Less than 1 in 4 Single-Mother Families Receive Child Support
According to 2020–2022 data in the KIDS COUNT® Data Center, just 23% of U.S. female-headed families reported receiving any amount of child support during the previous year a decrease from 26% in 2018–2020. Female-headed families refer to unmarried women living with one or more of their own children under age 18, which may include stepchildren and adopted children.
One in three kids — nearly 24 million — lives with single parents, mostly single moms. In fact, according to 2022 Census Bureau data, of the 10.9 million one-parent families with children under age 18, 80% were headed by a mother. This makes women the more frequent custodial parent and the majority of those who need child support.
Why Is Child Support Important?
Single-parent families, especially single-mom households, are more likely to live in poverty compared to married-parent households. For children, the consequences of poverty are profound. A large body of research shows that kids who grow up poor are more likely to have physical, mental and behavioral health problems, disrupted brain development, poor school performance, contact with the child welfare and justice systems, employment challenges in adulthood and more.
Child support can be a critical source of income for single parents who are struggling to pay for their children’s basic needs while trying to maintain economic stability. Child support agreements may be formal and court-ordered or may be an informal agreement between parents. The existence of any child support arrangement, formal or informal, is strongly associated with receiving child support. According to a recent Census Bureau report, 57% of parents with a child support agreement received some form of payment, compared to 28% overall.
Receipt of Child Support Varies Widely at the State Level
In 2020–2022, single-mother families were least likely to receive child support in Tennessee (12%) and Louisiana (13%) and most likely to receive it in Idaho (35%), Utah and New Hampshire (both 34%). In all years available in the KIDS COUNT Data Center, Idaho consistently ranks first in the share of female-headed families receiving child support.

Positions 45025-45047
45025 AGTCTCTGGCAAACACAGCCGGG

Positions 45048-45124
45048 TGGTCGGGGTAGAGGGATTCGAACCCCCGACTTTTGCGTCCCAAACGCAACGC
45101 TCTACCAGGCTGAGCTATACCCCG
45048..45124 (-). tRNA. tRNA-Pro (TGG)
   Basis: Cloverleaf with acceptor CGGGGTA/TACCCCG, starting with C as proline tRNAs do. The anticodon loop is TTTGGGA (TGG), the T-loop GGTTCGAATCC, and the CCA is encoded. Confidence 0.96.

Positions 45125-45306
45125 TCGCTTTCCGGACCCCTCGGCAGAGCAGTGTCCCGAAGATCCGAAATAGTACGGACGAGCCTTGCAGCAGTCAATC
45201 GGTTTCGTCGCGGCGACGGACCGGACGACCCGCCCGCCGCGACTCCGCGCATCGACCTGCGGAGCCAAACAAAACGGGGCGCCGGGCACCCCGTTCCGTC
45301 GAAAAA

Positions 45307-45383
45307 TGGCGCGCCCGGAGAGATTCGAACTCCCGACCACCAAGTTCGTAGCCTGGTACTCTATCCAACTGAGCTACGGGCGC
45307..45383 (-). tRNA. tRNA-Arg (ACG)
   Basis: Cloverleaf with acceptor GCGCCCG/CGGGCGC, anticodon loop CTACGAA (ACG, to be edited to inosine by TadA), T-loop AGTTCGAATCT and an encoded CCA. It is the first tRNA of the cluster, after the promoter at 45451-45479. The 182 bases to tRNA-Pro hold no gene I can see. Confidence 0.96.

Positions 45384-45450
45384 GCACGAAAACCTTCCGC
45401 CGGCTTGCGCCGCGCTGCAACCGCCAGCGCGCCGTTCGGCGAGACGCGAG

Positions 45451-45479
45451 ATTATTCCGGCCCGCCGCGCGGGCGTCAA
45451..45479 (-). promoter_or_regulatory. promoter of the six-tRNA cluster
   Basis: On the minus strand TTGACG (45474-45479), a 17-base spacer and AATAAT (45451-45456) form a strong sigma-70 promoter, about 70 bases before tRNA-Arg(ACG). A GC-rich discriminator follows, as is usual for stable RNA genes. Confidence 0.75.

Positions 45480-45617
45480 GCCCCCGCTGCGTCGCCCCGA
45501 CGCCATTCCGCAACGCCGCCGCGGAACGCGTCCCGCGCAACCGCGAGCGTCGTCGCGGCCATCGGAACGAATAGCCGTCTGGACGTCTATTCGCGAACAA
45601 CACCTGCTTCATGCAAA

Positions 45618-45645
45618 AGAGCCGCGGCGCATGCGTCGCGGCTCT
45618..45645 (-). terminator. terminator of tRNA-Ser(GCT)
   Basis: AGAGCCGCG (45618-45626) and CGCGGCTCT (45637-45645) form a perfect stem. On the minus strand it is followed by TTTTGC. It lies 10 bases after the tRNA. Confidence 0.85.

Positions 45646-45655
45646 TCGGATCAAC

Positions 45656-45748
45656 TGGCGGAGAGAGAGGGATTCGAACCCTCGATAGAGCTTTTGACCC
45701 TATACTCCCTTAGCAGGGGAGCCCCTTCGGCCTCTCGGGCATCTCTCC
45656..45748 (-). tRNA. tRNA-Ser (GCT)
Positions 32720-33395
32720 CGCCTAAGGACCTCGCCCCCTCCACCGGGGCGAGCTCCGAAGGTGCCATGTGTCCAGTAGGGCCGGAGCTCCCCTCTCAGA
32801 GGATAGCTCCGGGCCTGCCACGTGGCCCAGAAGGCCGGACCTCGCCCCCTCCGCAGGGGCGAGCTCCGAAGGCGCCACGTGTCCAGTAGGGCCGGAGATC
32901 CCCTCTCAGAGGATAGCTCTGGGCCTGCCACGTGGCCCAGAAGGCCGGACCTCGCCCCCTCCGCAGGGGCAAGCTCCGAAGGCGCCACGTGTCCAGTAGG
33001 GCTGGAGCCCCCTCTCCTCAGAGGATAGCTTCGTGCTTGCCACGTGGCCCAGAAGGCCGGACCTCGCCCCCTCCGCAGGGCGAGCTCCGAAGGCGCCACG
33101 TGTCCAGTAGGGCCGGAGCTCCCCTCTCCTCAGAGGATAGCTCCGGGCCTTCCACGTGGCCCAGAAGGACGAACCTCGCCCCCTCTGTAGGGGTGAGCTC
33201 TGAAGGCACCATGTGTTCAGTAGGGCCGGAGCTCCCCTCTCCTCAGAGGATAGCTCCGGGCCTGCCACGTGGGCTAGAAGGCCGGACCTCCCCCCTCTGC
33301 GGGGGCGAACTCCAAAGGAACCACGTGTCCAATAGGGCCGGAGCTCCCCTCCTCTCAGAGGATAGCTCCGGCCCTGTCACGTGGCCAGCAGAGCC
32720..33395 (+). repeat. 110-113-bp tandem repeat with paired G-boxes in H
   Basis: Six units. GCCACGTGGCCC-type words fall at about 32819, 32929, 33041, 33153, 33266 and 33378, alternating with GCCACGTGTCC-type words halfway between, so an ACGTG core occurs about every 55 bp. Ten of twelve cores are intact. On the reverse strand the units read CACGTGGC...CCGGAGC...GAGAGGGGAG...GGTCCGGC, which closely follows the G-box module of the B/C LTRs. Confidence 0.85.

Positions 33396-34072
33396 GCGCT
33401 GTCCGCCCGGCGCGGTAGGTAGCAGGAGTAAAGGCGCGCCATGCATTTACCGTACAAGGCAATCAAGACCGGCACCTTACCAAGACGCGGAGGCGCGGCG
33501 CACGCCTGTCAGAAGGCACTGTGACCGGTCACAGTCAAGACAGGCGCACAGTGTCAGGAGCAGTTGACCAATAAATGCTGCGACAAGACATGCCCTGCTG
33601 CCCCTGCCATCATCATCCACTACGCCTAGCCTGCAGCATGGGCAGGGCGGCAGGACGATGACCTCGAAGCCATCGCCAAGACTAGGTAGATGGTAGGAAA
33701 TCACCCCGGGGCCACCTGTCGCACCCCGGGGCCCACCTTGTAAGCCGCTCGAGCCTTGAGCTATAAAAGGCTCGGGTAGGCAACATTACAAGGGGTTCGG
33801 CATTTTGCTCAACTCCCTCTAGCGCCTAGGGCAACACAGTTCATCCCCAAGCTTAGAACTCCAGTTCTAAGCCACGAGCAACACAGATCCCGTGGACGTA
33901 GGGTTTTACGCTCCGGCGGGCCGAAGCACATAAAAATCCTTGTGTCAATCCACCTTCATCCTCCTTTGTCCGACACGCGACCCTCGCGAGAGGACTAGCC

Noncustodial Parents Need Support, As Well, Especially Young Fathers
While child support payments can lift children out of poverty and increase parent-child engagement, many noncustodial parents struggle to provide these payments, which often represent a substantial proportion of their income.
Young fathers, in particular, are often unemployed or underemployed and hit with child support payments that they cannot afford, according to Reaching Their Full Potential: Strategies for Supporting Young Fathers, a recent report from the Center for Urban Families in collaboration with the Annie E. Casey Foundation. These child support obligations can build up, even if a father is incarcerated or unable to work, which can create an overwhelming financial burden. Among the solutions, fathers can be connected to culturally appropriate fatherhood programs with workforce-training opportunities, legal services, help accessing financial safety net benefits and other supports.
It is worth noting that some noncustodial parents help provide for their children outside of child support payments, too, such as providing clothes, food, direct payments for health care expenses and other support.
Learn More About Child Support and Single-Parent Families
See all data on family economic well-being in the KIDS COUNT Data Center, as well as the following selection of Foundation and external resources:
- Child Well-Being in Single-Parent Families (Blog, 2023)
- Understanding and Serving the Needs of Young Fathers of Color (Blog and Report, 2020)
- Approaches for Engaging Fathers in Child Support Programs (Fact Sheet, 2021)
- The Regular Receipt of Child Support: 2017 (Report, 2022)
- Office of Child Support Enforcement: Annual Report to Congress FY 2020 (Report, 2023)
- Foundation resources on fatherhood, child poverty and working families